The idea behind MLM is that you make money not just through your own sales work, but by recruiting other salespeople and making a cut of any sales that they make. Recruit enough people below you and you can just relax and watch the money roll in.
To become a sales rep you pay a $99.95 sign-up fee plus 10.99 a month. You then go to work recruiting others to sign up below you. Honestly the pay out scheme is so complicated I started tuning out, but to quote this very interesting article in the Observer:
“WorldVentures has a virtually inscrutable payout schedule comprising seven ranks and two pyramid-shaped hierarchies. The first pyramid is called the “lineage.” You sit at the top and everyone you’ve personally recruited is added directly below you, and everyone they’ve recruited is below them, and so on. Lineage is factored into rank, which is factored into compensation. The second pyramid is the “binary organization.” Here the pyramid spreads out by twos—the top spot sits directly above a left and a right spot, each of which sits above its own pairs, and so on. You can then earn bonuses based on sales made by the binary organization, which is comprised of the reps you recruit, and the reps they recruit.”
Right… so if you manage to master that complicated pyramid, you could potentially make a lot of money. You probably won’t though, and here’s why:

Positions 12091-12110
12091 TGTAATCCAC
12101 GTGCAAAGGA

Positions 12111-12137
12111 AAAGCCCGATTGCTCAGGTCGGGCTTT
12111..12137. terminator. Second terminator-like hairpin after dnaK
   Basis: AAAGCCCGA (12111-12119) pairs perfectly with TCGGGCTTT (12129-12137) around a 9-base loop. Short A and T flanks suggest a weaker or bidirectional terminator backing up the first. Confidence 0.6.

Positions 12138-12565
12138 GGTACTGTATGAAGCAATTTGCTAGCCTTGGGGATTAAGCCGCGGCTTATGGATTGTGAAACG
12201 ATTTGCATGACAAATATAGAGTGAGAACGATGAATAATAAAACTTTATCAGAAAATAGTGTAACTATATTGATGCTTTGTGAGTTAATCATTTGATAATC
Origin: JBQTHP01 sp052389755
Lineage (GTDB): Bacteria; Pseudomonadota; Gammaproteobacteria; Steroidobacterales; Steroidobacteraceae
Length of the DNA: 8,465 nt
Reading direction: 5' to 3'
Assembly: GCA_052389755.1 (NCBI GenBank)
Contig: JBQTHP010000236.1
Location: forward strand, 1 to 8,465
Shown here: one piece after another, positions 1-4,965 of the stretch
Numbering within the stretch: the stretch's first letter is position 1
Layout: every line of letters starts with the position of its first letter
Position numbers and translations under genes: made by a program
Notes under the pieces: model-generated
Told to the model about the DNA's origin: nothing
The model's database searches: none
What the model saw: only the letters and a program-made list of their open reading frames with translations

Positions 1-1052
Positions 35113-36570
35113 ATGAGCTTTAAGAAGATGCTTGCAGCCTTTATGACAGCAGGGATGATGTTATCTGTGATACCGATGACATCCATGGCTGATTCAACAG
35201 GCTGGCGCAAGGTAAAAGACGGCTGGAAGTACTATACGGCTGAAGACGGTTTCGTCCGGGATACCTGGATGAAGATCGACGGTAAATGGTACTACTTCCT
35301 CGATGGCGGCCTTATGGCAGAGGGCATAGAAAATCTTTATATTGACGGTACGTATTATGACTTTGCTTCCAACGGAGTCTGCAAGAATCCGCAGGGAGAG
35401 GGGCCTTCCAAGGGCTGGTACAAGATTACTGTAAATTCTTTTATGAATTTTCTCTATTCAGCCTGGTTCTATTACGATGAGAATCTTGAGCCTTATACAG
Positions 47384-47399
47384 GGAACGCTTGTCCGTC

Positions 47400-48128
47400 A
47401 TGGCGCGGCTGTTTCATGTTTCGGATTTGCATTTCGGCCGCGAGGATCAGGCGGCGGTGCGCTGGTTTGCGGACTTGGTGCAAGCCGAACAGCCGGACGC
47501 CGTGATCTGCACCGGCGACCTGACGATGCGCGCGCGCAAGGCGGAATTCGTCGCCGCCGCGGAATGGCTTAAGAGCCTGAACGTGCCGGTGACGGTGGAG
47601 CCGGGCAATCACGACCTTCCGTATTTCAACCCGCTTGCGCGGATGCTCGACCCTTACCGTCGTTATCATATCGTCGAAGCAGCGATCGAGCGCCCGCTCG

Many of you probably already know the issues with MLMs, but here is the lowdown, straight from Wikipedia:
“Companies that use MLM models for compensation have been a frequent subject of criticism and lawsuits. Criticism has focused on their similarity to illegal pyramid schemes, price fixing of products, high initial entry costs (for marketing kit and first products), emphasis on recruitment of others over actual sales, encouraging if not requiring members to purchase and use the company’s products, exploitation of personal relationships as both sales and recruiting targets, complex and sometimes exaggerated compensation schemes, the company making major money off its training events and materials, and cult-like techniques which some groups use to enhance their members’ enthusiasm and devotion.”